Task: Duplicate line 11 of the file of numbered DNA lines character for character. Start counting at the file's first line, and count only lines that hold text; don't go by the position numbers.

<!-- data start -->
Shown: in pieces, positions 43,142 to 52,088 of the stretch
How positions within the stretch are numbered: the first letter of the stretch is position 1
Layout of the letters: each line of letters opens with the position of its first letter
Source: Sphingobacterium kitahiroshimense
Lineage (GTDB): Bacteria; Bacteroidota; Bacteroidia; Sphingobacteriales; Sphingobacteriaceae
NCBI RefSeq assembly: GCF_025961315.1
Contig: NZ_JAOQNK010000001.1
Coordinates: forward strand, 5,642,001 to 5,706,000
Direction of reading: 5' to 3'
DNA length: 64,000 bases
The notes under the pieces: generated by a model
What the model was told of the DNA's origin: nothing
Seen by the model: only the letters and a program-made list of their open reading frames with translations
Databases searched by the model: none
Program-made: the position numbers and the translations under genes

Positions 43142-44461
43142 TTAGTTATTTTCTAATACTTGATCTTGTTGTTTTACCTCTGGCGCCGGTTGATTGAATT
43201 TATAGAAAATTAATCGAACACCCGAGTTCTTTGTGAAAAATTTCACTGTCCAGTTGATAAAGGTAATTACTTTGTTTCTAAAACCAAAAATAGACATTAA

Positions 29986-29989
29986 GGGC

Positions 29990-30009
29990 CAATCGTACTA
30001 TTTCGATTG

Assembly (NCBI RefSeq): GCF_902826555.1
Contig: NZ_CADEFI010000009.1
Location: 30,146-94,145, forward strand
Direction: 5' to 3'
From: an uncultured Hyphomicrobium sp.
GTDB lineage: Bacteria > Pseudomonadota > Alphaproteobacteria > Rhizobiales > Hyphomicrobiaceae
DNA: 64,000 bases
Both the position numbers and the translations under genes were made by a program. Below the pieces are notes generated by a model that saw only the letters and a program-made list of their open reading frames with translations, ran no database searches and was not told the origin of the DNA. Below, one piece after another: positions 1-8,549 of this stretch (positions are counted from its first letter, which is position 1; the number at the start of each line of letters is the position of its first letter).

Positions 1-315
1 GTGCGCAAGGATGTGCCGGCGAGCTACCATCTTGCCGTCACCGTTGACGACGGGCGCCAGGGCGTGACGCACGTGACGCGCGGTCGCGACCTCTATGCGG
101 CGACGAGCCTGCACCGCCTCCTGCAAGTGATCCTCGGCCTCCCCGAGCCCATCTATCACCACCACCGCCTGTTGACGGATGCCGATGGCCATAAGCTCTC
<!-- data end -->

The notes under the pieces: generated by a model